The issue is education. According to Education Secretary, Arne Duncan, essential elements of our educational system can be labeled toxic. For too long education has played second and third tier to the more newsworthy and greater special interest causes. This has been the disease that has gone undetected. It is the act of terrorism nobody can see is coming and it is coming from within. The lack of attention on how we educate our nation's children is not some issue better left for days when there are lags in the real news of the world, or whenever there is a school shooting or a teacher scandal. Our lack of attention and focus on education, our desire to bandage our concerns with talks of standardization and No Child Left Behind, will catch up to us like global warming.
Friday, September 25th, Mr. Duncan delivered a speech imploring the United States government to reconsider the weaknesses in No Child Left Behind and therein "end the culture of blame, self-interest and disrespect that has demeaned the field of education" because of the narrow focus on the testing part of the bill and "build a transformative education law" that promotes a well-rounded education "worthy of a great nation."
A well-rounded education focuses on developing student's strengths. It is a simple matter of legislative balance. If we are going to hold people accountable for failure, we must work with vigor to develop in equal measure that in the students and teachers which will allow them to succeed.
This isn't a simple philosophy or a nice idea. There must be guidance, curriculum and systemic implementation of programs to develop strengths in students, teachers and organizations. Any transformative education law must include this positive component or it is not forward thinking.
The need to develop children's strengths is a story that cuts across economic lines and knows no racial, gender, or cultural boundaries. It is every child's story, and the time to tell it is now. The story of developing children's strengths is not just a feel-good story either. It is not about mere praise and self-esteem building. It's about igniting the child's individual potential and preparing them for successful, fulfilled lives in school and beyond.
Testing in early grades interferes with instructional time that should be spent on teaching reading, writing, and problem solving. This crucial time cannot be regained. It is the time when children's brains are most receptive to learning new concepts--the time when they learn how to learn. How many of us actually believe that any standardized test can accurately reflect a child's intelligence and competence? Or that one metric is capable of classifying all children? Such assumptions defy almost everything we have come to understand about how children develop. Teachers and parents know this.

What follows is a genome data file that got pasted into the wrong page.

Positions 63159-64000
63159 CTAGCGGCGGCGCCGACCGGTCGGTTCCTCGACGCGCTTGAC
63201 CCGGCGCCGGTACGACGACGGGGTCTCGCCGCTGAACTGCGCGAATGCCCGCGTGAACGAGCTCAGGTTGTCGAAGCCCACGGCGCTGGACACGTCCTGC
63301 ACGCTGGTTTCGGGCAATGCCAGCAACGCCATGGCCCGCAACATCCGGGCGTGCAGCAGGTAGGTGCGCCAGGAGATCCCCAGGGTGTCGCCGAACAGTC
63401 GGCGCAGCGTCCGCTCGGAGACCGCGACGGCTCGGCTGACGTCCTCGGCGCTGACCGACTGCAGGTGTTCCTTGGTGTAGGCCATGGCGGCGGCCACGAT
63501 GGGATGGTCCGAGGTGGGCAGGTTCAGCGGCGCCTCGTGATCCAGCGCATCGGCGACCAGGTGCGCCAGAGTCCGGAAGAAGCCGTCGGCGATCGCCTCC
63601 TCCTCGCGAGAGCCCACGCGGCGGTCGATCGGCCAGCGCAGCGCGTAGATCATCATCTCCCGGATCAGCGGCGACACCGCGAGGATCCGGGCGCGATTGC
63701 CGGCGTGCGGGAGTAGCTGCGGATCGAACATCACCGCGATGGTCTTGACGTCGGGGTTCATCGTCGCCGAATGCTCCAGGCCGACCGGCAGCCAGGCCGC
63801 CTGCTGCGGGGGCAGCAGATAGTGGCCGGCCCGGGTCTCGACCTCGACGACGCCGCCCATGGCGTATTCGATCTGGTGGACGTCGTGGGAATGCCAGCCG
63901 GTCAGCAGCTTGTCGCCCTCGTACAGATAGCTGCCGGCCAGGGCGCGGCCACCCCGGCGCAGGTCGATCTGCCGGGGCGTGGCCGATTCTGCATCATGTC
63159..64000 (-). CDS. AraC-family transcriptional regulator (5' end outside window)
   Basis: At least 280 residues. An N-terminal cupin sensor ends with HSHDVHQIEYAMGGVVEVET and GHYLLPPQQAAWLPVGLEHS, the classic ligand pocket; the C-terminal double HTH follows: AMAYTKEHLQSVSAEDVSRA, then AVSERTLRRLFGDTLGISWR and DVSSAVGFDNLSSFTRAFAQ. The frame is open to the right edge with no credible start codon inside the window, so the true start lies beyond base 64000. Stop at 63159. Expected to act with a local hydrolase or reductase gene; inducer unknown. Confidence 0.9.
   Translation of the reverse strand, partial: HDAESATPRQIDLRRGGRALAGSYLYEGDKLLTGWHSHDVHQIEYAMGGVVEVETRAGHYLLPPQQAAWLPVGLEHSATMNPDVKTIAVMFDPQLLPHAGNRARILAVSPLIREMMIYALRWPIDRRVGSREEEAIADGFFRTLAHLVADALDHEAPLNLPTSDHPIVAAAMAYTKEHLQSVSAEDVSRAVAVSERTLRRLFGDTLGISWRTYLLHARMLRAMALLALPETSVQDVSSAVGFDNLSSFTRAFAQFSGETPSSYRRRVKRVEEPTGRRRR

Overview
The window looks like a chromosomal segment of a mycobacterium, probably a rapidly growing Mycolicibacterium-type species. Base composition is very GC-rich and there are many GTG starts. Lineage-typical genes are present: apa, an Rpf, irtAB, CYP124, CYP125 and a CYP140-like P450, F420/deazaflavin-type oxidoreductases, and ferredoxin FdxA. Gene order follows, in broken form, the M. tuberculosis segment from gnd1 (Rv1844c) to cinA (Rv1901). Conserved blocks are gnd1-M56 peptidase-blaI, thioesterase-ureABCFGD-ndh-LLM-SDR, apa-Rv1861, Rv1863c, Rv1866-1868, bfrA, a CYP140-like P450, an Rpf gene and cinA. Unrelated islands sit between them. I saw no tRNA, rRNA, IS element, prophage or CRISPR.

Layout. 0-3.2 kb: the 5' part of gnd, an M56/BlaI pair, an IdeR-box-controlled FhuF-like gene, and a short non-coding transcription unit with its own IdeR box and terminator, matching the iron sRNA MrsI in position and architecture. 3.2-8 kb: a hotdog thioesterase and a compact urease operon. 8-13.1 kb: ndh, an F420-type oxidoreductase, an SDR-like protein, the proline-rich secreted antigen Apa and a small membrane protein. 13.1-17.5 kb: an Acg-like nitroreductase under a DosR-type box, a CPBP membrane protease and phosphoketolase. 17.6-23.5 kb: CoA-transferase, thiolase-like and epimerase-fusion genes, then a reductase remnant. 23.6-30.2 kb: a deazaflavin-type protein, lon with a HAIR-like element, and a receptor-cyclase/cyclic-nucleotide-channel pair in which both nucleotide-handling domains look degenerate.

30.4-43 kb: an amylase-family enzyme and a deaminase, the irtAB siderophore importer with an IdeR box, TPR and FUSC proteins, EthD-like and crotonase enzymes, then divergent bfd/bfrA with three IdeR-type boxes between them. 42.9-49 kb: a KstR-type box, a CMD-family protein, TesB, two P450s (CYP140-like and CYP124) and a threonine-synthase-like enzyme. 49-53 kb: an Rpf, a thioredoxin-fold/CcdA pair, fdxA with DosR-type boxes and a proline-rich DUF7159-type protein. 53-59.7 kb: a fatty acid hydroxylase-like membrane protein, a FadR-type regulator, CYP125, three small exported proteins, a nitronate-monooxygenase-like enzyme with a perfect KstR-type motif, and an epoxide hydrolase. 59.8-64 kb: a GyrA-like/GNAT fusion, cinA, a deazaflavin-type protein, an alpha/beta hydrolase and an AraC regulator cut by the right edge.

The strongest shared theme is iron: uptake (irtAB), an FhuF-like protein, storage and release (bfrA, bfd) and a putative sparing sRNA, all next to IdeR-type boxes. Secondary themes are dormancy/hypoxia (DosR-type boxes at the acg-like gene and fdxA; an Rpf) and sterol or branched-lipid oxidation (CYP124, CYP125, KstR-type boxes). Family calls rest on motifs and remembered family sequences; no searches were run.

While there are some good reasons for the use of standardized testing, many more factors make it an inadequate tool with which to formulate the educational policies of our nation. Most educators understand this. Among teachers, the following items are common knowledge:
* It is a common misconception that what is taught in a classroom and what is tested are the same thing. Unfortunately, what students are tested on doesn't always match up with the instructional content and objectives of the classroom.
* Most standardized tests are multiple-choice. Multiple-choice tests most often test knowledge at the recall level. Recall is a function of memory. Even at their very best, multiple-choice formats limit the demonstration of problem solving and critical and creative thinking.
* High-stakes standardized testing has negative emotional effects on students and teachers. After doing poorly on a test, low-achieving students often become disillusioned and less motivated, which leads to a decreased desire to learn and starts a downward spiral that is very hard to halt.
* Being "test savvy" and being well educated are not the same thing. If someone is test savvy, he understands the strategies that help him do well on the test. These include little tricks such as skipping the questions on timed tests that will take up a lot of time and answering all the questions you know right away because you can always go back to the more difficult ones and they are worth the same amount of points.
We must devise new methods for measuring achievement. This challenge will demand a national refocusing. People will have to learn to rely on different types of evidence that measure individual achievement and satisfaction. This is going to require a major paradigm shift, but just like every other important shift in outdated conventional thinking, the process begins with the individual. We can make things better for future generations, and for our own futures, if we begin instilling a positive, strengths-based focus in the youth of America. And this ought to be the law.
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